There was a lot of middle eastern names in this book for sure .
Two supernatural creatures who arrive separately in New York in 1899.
Chava is a golem, a creature made of clay, brought to life to by a disgraced rabbi who dabbles in dark Kabbalistic magic. When her master—the husband who commissioned her—dies at sea on the voyage from Poland, she is unmoored and adrift as the ship arrives in New York harbor in 1899.
Ahmad is a jinni, a being of fire, born in the ancient Syrian desert. Trapped in an old copper flask by a Bedouin wizard centuries ago, he is released accidentally by a tinsmith in a Lower Manhattan shop. Though he is no longer imprisoned, Ahmad is not entirely free—an unbreakable band of iron around his wrist binds him to the physical world.
Overwhelmed by the incessant longing and fears of the humans around her, the cautious and tentative Chava—imbued with extraordinary physical strength—fears losing control and inflicting harm. Baptized by the tinsmith who makes him his apprentice, the handsome and capricious Ahmad—an entity of inquisitive intelligence and carefree pleasure—chafes at monotony and human dullness. Like their immigrant neighbors, the Golem and the Jinni struggle to make their way in this strange new place while masking the supernatural origins that could destroy them.
Surrounding them is a colorful cast of supporting characters who inhabit the immigrant communities in lower Manhattan at the turn of the nineteenth into the twentieth century: the café owner Maryam Faddoul, a pillar of wisdom and support for her Syrian neighbors; the solitary Ice Cream Saleh, a damaged man cursed by tragedy; the kind and caring Rabbi Meyer and his beleaguered nephew Michael, whose Sheltering House receives newly arrived Jewish immigrants; the adventurous young socialite Sophia Winston; and the mysterious Joseph Schall, a dangerous man driven by ferocious ambition and esoteric wisdom.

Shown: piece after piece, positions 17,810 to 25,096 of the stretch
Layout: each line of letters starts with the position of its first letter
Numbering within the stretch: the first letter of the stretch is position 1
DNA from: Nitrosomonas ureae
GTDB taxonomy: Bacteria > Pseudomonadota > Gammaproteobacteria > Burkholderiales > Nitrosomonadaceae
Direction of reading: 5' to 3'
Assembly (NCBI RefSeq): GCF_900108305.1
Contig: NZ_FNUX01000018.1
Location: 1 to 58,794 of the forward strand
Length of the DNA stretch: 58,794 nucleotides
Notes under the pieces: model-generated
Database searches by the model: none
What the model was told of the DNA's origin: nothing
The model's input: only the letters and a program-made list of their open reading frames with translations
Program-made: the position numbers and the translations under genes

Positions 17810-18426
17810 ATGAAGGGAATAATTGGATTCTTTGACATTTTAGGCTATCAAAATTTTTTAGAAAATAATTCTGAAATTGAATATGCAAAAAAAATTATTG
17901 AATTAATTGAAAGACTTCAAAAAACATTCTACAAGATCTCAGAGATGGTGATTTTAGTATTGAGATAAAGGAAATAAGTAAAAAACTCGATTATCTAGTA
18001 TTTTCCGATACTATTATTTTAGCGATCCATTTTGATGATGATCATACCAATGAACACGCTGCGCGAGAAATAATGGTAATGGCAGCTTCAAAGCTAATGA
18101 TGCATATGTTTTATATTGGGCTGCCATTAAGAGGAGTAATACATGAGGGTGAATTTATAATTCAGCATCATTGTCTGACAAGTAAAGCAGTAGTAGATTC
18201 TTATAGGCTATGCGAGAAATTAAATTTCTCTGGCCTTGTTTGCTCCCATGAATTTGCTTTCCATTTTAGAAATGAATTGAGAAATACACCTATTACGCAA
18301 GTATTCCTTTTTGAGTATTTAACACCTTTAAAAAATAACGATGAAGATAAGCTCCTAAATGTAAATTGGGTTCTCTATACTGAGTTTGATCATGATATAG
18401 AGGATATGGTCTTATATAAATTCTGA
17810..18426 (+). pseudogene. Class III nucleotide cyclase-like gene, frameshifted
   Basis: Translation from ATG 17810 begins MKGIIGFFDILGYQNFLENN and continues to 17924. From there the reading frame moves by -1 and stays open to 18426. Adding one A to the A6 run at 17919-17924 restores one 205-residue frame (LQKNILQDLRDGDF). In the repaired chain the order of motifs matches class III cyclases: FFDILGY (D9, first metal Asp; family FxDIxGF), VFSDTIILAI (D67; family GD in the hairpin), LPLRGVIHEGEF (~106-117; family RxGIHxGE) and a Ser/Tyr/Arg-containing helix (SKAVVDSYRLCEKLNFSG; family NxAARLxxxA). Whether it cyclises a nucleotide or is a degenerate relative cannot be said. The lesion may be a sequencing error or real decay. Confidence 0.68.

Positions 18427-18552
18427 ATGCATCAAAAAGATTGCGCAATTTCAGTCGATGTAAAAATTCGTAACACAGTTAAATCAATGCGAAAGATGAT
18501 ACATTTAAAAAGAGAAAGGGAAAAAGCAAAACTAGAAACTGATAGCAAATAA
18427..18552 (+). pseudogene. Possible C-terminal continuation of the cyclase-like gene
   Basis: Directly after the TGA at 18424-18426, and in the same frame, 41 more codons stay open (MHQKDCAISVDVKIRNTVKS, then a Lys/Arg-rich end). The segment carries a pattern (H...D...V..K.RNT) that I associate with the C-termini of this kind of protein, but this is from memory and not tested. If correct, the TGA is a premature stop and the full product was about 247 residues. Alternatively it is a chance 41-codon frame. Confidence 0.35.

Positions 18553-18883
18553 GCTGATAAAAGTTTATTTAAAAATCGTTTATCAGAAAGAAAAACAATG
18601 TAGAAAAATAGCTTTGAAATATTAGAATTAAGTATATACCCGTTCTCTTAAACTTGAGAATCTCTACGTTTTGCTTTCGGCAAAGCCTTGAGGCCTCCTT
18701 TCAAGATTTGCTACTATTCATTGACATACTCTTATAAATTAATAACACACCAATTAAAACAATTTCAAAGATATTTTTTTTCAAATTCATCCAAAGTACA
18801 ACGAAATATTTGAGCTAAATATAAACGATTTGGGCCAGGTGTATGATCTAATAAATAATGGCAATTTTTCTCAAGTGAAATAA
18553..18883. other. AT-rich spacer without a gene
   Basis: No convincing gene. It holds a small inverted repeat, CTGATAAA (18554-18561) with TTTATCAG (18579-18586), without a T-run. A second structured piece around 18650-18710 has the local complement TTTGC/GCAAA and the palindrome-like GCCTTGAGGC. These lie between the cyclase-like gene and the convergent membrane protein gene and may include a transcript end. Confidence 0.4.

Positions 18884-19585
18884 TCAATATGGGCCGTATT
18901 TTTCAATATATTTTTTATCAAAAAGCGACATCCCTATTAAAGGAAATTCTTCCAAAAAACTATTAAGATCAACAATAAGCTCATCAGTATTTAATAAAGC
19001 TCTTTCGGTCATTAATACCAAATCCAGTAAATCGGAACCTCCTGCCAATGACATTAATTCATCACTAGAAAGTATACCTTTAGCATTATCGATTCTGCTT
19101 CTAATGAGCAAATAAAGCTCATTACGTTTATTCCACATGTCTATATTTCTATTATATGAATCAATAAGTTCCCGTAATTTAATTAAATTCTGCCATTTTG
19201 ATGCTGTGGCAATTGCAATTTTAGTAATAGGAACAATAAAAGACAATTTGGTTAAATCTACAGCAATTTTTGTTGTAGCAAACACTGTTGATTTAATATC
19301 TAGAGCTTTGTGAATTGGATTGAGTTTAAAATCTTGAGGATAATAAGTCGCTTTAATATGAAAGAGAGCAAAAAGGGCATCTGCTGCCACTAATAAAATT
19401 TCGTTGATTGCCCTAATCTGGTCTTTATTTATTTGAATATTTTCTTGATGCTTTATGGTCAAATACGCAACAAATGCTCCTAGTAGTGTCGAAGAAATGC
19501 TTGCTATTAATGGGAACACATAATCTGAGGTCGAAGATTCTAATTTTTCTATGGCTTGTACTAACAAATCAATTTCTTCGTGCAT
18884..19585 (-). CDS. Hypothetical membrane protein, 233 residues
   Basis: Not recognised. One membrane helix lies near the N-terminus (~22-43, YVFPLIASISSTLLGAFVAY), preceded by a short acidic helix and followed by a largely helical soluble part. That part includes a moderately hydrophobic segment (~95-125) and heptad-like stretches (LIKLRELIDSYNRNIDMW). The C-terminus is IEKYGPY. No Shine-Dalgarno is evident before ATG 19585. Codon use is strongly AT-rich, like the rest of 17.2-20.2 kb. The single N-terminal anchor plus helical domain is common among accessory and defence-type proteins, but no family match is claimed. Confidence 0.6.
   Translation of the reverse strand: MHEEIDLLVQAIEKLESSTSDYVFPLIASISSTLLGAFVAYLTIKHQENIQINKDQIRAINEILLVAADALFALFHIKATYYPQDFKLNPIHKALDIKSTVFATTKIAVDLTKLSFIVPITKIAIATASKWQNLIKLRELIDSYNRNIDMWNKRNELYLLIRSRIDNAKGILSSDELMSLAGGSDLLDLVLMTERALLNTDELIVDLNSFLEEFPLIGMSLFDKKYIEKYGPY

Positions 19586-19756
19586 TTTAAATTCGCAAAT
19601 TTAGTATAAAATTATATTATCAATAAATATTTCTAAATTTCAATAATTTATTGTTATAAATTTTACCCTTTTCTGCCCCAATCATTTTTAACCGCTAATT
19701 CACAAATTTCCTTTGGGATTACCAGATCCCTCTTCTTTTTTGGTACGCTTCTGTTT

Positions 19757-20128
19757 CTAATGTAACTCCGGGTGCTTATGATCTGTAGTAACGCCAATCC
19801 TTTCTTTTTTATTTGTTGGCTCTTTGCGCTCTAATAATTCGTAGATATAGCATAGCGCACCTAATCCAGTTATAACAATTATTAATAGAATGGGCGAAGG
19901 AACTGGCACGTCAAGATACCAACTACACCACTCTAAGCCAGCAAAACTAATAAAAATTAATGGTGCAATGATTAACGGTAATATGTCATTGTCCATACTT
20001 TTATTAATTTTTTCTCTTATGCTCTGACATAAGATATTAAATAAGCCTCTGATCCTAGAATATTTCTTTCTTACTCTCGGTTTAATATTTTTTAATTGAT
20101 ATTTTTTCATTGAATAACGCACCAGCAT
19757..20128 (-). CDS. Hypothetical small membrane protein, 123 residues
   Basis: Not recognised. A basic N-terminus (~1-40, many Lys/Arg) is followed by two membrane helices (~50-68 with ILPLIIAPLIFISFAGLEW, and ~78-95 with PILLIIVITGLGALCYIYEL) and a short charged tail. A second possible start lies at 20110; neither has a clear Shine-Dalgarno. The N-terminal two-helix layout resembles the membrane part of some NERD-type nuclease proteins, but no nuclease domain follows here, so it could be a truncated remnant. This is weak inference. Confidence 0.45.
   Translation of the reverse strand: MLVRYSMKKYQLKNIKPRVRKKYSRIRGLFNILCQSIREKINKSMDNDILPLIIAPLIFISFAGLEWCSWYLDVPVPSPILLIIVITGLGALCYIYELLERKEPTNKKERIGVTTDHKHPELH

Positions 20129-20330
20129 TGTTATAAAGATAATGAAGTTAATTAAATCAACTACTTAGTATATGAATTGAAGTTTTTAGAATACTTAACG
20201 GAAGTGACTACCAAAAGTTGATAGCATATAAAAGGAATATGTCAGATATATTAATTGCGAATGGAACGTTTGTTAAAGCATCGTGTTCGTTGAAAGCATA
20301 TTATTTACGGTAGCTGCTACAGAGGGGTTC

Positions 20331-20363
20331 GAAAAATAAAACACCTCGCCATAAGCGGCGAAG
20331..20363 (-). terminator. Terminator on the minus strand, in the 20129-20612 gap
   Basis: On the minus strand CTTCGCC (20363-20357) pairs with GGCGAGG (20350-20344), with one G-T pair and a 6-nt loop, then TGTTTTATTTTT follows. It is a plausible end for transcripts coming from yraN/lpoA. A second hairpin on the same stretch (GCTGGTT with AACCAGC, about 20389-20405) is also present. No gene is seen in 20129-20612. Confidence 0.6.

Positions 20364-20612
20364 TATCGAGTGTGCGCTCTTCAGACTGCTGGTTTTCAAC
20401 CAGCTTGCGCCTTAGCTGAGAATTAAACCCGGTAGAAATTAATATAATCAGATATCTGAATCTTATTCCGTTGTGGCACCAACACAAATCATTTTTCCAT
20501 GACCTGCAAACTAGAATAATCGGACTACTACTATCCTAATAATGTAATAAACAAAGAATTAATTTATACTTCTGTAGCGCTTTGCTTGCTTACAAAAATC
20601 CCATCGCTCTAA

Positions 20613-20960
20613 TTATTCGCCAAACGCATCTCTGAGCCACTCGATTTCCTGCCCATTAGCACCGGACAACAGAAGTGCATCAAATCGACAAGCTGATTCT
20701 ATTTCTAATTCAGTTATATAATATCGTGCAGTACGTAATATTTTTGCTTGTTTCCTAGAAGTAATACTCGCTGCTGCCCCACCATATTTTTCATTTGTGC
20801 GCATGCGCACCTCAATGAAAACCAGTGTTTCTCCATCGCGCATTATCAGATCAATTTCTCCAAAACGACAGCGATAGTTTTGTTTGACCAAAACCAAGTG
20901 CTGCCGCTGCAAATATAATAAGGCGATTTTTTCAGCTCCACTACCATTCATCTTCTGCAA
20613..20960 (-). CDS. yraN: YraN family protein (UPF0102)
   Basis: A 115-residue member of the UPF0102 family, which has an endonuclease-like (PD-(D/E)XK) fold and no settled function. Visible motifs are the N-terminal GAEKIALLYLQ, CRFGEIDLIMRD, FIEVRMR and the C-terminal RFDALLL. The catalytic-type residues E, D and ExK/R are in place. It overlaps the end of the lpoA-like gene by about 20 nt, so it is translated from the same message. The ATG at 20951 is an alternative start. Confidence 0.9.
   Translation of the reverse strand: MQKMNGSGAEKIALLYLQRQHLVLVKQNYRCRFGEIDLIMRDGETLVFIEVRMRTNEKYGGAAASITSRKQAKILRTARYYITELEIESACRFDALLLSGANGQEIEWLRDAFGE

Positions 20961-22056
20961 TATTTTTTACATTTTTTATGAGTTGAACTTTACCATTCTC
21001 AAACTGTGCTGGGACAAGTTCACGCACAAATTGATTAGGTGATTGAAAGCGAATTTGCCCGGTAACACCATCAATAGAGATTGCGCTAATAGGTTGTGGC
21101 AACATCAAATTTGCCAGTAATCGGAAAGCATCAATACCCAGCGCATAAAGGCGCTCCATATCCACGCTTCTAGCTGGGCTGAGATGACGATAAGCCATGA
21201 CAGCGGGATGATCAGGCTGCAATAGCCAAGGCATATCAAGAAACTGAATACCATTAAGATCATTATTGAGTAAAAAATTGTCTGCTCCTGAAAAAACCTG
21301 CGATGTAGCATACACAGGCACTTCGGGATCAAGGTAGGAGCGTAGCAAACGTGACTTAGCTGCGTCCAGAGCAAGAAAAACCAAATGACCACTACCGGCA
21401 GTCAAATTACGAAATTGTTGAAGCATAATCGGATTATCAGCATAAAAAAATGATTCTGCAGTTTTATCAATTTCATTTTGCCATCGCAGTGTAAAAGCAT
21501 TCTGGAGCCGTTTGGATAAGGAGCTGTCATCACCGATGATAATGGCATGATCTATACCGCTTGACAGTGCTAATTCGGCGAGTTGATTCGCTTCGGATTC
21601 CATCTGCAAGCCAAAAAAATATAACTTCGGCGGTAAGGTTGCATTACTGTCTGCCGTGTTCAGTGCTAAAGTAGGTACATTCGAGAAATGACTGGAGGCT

Meeting by chance, Chava and Ahmad become unlikely friends whose tenuous attachment challenges their opposing nature—until the night a terrifying incident drives them back into their separate worlds. But a powerful threat will soon bring the Golem and the Jinni together again, challenging their existence and forcing them to make a fateful choice.
Marvelous and compulsively readable, The Golem and the Jinni weaves strands of Yiddish and Middle Eastern literature, historical fiction and magical fable into a wondrously inventive and unforgettable tale.
Wow i didn't know that Golems were made that way , like making a clay robot and with words it comes to life .
I really felt sorry for her when her husband past away , she was like a child who lost their parents .
And what can i say about Mac-hot-Dreamy Ahmad he's all man .
But i had problems with some facts : if his name is Ahmed (his probably a Muslim right ?) i don't think so ? Islam isn't ancient but the jinni was ? No way .
He doesn't know what angels were , what he lived under a rock ? and what he said about angels and where he came from was very wrong .
I can go on and on about the wrong facts about the middle east / Arab world but the stereotype will never change right ?
I can't believe this is the author's debut novel , she is really good , her writing is great and the story was phenomenal .